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Culture Change: A neuroscientific Analysis

Scritto da Maria Di Bello il 15 Gennaio 2017 in Reti creative

 

The Italian Version of this paper is available here [1]

 

 

 

Abstract

 

Recent development in the field of neurobiological sciences have provided increasing awareness on the value of art on  health of the person and ideas on  mutual establishment of culture, mind and brain. Parallel it has matured, in terms of policy  research and practice, the need of  a participatory approach that places the individual and the community “can realize their rights to the highest attainable standard of health and wellbeing.” Participation, promoted in a global dialogue, it becomes elective element for a transformation of society.

 

The aim of the article is to establish a basis for a continuous survey on the subject and to generate further interest in research on engagement  with  arts and health.

 

Introduction

 

The art and health nexus has always existed, from  art as a representation of healthy and sick body to art as a therapeutic tool, to accommodate an ecological conception of human-environment dynamics and becoming “context” in hospitals and healthcare facilities. In recent decades it has received more attention and art began to be the action of changes which follows the state of health, as it has been defined by the WHO (World Health Organization): not merely the absence of disease and infirmity, but a state of physical, mental and social wellbeing. The growing awareness of the social dimension of experiencing art and participation in culture, generated artistic proposals in  illegitimacy areas and they became vehicles for the interpretation and transformation of the human and social reality.

 

Interactions thus generated have opened different paths and contexts of meaning capable of building a new paradigm of reality’s knowledge. Artistic and scientific exploration have contributed to  emergence of a culture of health that attempts to overcome the diversification and geographic, demographic and social stratifications of wealth. The Culture conceived in this way is a guide of public and private decision-making process, in which everyone has the opportunity to make choices towards healthier lifestyles.

 

This metaphorical reorientation of the categories of thought and ideologies has placed art and culture as a point of interest, in an international context, of different systems: economic, political, educational, technological. In the Italian, cultural system  seems to have fully transposed this paradigm shift, becoming an active subject.

 

In a world in which the arts are increasingly forced to justify their shrinking funding, against public accusations of elitism, it is comforting to take note of insights and planning actions that museums and various cultural institutions are producing  as a coherent response of “civilization” to an attentive reading of needs.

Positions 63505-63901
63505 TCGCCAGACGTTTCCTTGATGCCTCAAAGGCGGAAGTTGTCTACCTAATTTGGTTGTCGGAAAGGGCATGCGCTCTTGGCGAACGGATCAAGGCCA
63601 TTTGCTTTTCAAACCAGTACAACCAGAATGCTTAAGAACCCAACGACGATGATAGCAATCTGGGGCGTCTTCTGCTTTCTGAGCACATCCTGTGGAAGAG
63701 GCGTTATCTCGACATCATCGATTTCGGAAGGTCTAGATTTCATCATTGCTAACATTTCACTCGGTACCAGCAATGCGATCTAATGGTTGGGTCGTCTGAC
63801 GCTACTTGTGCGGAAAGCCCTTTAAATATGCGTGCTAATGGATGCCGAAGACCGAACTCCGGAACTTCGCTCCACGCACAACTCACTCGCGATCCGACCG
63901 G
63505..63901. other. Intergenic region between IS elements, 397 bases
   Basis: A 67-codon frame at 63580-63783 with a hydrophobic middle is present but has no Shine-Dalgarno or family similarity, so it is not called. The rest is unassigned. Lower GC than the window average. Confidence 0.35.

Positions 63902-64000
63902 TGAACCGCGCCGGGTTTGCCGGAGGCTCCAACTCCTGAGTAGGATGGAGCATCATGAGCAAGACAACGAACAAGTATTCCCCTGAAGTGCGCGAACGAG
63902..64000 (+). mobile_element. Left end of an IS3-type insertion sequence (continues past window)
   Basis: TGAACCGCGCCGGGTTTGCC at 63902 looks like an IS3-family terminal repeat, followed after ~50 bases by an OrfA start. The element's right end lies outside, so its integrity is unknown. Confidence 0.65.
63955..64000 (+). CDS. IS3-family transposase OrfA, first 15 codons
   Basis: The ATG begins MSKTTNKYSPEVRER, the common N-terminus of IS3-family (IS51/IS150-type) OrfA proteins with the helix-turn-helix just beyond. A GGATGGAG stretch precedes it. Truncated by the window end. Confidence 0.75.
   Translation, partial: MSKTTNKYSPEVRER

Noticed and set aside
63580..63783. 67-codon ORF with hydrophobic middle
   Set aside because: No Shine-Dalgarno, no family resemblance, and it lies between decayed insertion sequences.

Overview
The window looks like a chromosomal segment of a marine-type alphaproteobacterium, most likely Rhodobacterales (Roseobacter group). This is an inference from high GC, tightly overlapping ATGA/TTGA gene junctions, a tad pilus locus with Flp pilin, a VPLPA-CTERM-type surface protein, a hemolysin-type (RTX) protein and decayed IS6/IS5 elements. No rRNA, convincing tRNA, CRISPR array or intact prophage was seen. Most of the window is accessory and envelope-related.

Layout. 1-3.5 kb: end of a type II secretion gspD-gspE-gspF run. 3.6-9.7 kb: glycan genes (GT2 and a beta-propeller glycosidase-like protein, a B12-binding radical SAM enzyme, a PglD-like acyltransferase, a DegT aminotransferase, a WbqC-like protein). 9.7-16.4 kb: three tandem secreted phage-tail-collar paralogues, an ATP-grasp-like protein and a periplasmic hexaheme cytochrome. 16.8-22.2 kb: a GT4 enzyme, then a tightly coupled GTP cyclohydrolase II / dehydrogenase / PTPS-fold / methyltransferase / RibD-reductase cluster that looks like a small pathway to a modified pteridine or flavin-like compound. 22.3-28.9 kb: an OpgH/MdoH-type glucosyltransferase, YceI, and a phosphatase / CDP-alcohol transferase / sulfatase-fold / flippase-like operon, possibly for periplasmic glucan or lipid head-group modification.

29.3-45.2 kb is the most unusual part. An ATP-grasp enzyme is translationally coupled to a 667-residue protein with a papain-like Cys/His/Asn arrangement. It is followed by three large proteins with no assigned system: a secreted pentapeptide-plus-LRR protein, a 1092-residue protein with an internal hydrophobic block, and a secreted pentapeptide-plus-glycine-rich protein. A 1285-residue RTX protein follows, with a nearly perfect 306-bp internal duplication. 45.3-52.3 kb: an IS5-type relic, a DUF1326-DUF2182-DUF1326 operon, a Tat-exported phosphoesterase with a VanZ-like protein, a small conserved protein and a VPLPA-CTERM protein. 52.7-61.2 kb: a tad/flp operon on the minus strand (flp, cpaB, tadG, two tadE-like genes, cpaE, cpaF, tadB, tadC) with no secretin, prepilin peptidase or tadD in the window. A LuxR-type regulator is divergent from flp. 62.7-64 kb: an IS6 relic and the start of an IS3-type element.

But is this a load of “goodness” that culture (business and institutions) can and must bear alone?

 

“I sit on a man’s back, choking him, forcing him to take me. Meanwhile, I try to convince myself and others that are filled with compassion for him and manifest a desire to improve his lot by all possible means. Except getting out of his back, “(Leo Tolstoy” What to do? “, 1979).

 

Imperatives, however declined in the conditional, claim a systemic vision in which attention is paid to the context and dynamics that take place there, to the processes and not just to the results, and where awareness matures  of how to describe, build, learn and use their reference metaphors, which is important to act reduced complexity and to draw maps that simply do not identify with the territory, but  from which it is easy to perceive differences, changes and relationships.

 

The “place” of culture, thus redefined, recognizes their principle of individuation to relational primarily coordinates and it becomes connection space and dialogue: dialogue as “oxytocin” in response to trauma, social and cultural fractures, fear; viewing and listening multiplicity as a medium to start that virtuous circle of participation, individual and collective transformation tool (L’asino d’oro, Apuleio) in  direction of a person’s culture.

 

However, while this awareness  generate enthusiasm and attempts to prospective looks, Stiglitz (2010) informs us that global per capita GDP increased but it does not reflect an increase in the collective well-being and he highlights the strong existing social inequalities. “Which is the value of a civilization if the person who lives there gets sick because of it?” (Hillman, 1994). Paraphrasing the Nobel economics prize which proposes an index that takes account of social welfare, the neurobiologist Maffei (2016), almost provocatively suggests the cultural GDP as “more democratic and objective representation  the value of the citizen”. If culture, understood as “accumulation of knowledge and innovations resulting from the sum of individual contributions transmitted through generations and disseminated to our social group, which influences and continually changes our lives” (Cavalli Sforza, 2010), must function as homeostatic principle, or allostatic as we shall explain further, which puts balance in economic and power disparities, then it will certainly be useful to conduct a careful analysis of the culture that highlights the peculiar traits and the state, taking as observation instrument epistemological lens of neurobiological sciences.

 

Culture as neurohistoric tract